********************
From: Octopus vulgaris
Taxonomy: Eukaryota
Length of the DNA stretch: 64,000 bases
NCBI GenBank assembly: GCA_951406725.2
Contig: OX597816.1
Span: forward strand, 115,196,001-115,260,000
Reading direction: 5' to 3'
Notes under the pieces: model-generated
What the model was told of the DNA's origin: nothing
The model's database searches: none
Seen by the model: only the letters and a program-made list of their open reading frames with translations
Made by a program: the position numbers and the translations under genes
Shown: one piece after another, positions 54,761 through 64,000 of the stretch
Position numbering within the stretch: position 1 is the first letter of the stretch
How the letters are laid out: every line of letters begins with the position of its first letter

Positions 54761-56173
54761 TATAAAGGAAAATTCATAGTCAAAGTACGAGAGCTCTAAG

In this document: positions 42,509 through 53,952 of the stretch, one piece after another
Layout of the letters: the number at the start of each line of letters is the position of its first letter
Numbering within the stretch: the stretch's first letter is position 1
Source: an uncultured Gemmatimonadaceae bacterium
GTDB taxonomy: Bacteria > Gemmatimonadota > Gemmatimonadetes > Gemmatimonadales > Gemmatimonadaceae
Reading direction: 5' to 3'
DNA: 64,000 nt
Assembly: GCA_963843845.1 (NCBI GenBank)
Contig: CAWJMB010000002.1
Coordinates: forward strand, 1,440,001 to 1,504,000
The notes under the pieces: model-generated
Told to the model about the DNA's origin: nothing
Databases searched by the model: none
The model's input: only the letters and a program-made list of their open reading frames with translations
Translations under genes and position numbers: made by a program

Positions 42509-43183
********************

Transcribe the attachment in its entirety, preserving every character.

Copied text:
From: Octopus vulgaris
Taxonomy: Eukaryota
Length of the DNA stretch: 64,000 bases
NCBI GenBank assembly: GCA_951406725.2
Contig: OX597816.1
Span: forward strand, 115,196,001-115,260,000
Reading direction: 5' to 3'
Notes under the pieces: model-generated
What the model was told of the DNA's origin: nothing
The model's database searches: none
Seen by the model: only the letters and a program-made list of their open reading frames with translations
Made by a program: the position numbers and the translations under genes
Shown: one piece after another, positions 54,761 through 64,000 of the stretch
Position numbering within the stretch: position 1 is the first letter of the stretch
How the letters are laid out: every line of letters begins with the position of its first letter

Positions 54761-56173
54761 TATAAAGGAAAATTCATAGTCAAAGTACGAGAGCTCTAAG

In this document: positions 42,509 through 53,952 of the stretch, one piece after another
Layout of the letters: the number at the start of each line of letters is the position of its first letter
Numbering within the stretch: the stretch's first letter is position 1
Source: an uncultured Gemmatimonadaceae bacterium
GTDB taxonomy: Bacteria > Gemmatimonadota > Gemmatimonadetes > Gemmatimonadales > Gemmatimonadaceae
Reading direction: 5' to 3'
DNA: 64,000 nt
Assembly: GCA_963843845.1 (NCBI GenBank)
Contig: CAWJMB010000002.1
Coordinates: forward strand, 1,440,001 to 1,504,000
The notes under the pieces: model-generated
Told to the model about the DNA's origin: nothing
Databases searched by the model: none
The model's input: only the letters and a program-made list of their open reading frames with translations
Translations under genes and position numbers: made by a program

Positions 42509-43183